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BDC offloads Kwalape shares



Botswana Development Corporation (BDC) this week disclosed it has transferred its 40 percent shareholding and facility interest in Kwalape Tours and Safaris to a citizen-owned company, Dekete Guys Limited.

The transaction was concluded at a hand-over ceremony on the 13th August 2018 at Kwalape Safari Lodge in Kasane. According to BDC, which is a government’s investment unit, the transfer is part of its broad strategy to divest from mature industries and sectors that had demonstrated adequate private sector capacity. The Corporation has approved an offer for its interest in Kwalape, which are the purchasing of both ordinary and preference shareholding and credit facilities.

BDC Managing Director, Bashi Gaetsaloe is thrilled on the latest developments. “We are pleased to see Kwalape having attained a mature business status as evidenced by its ability to self-sustain in a tough and competitive tourism sector. On the back of our robust corporate governance processes, we ensured all checks-and-balances were followed as well as reviewing prospective investors inorder to appoint the right operation to take-up our shareholding,” said Gaetsaloe. “We believe the profile and projections of this investor would sustain the business continuity and open new doors for Kwalape’s growth in the long term. We are confident in Dekete’s vision for the business”.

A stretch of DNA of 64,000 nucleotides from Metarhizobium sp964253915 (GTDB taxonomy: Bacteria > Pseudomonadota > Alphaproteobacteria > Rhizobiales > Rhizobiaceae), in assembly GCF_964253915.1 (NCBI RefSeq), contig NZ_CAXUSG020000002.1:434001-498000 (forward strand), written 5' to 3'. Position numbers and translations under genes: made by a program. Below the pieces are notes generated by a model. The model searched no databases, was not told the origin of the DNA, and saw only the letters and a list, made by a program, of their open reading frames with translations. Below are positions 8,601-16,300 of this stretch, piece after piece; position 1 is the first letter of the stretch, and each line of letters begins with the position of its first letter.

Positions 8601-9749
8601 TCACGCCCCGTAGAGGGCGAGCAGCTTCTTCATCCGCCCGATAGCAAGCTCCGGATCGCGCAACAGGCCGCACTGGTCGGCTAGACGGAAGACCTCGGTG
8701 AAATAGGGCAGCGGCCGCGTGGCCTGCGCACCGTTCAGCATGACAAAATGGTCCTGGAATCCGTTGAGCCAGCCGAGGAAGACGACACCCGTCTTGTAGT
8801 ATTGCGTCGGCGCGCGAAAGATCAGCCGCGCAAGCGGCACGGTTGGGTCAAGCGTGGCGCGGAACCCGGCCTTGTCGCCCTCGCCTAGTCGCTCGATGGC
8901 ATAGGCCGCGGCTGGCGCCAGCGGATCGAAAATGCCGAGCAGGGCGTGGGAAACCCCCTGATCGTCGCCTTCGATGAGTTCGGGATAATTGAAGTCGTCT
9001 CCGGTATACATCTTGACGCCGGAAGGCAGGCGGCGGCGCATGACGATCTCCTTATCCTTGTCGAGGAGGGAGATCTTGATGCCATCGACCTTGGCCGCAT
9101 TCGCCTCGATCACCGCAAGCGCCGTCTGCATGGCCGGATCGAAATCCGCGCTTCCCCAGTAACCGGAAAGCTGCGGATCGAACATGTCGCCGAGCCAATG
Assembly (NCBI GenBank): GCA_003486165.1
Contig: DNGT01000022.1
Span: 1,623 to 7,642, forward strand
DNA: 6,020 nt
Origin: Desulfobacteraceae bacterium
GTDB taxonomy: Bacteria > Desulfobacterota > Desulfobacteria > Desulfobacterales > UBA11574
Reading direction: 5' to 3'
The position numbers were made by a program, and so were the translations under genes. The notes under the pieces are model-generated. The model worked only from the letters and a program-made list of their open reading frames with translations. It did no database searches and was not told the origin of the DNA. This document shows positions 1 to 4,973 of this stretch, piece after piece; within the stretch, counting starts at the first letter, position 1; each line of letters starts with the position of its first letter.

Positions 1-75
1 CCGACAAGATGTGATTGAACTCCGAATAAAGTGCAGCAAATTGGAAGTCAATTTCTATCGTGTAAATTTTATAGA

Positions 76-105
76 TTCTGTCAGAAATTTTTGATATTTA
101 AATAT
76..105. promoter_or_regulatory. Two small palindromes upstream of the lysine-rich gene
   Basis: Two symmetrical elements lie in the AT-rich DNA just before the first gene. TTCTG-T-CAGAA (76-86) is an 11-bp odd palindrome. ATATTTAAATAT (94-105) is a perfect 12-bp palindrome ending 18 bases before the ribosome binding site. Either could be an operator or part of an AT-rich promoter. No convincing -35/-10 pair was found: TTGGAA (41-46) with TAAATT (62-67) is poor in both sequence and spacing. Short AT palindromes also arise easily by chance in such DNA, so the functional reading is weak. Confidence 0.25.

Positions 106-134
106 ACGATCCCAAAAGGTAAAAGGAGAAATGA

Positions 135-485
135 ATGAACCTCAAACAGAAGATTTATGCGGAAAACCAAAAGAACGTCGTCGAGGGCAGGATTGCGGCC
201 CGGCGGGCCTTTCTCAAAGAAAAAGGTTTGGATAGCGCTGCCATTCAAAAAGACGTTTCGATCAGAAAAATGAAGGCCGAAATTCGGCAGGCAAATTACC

In 2007, BDC entered into a partnership with the company, subscribing to 40 percent, while the founders remained with a majority 60 percent shareholding. Kwalape, trading as Kwalape Safari Lodge, is located along the Kazungula-Kasane Road, Kasane in the Chobe District, the tourism hub of Botswana. The resort offers an extensive bouquet of tourism activities such as boat cruises on the Chobe river, safaris and game drives in the Chobe National Park and tours of the tourist attractions in the region such as Victoria Falls and Livingstone Memorial through strategic partnerships.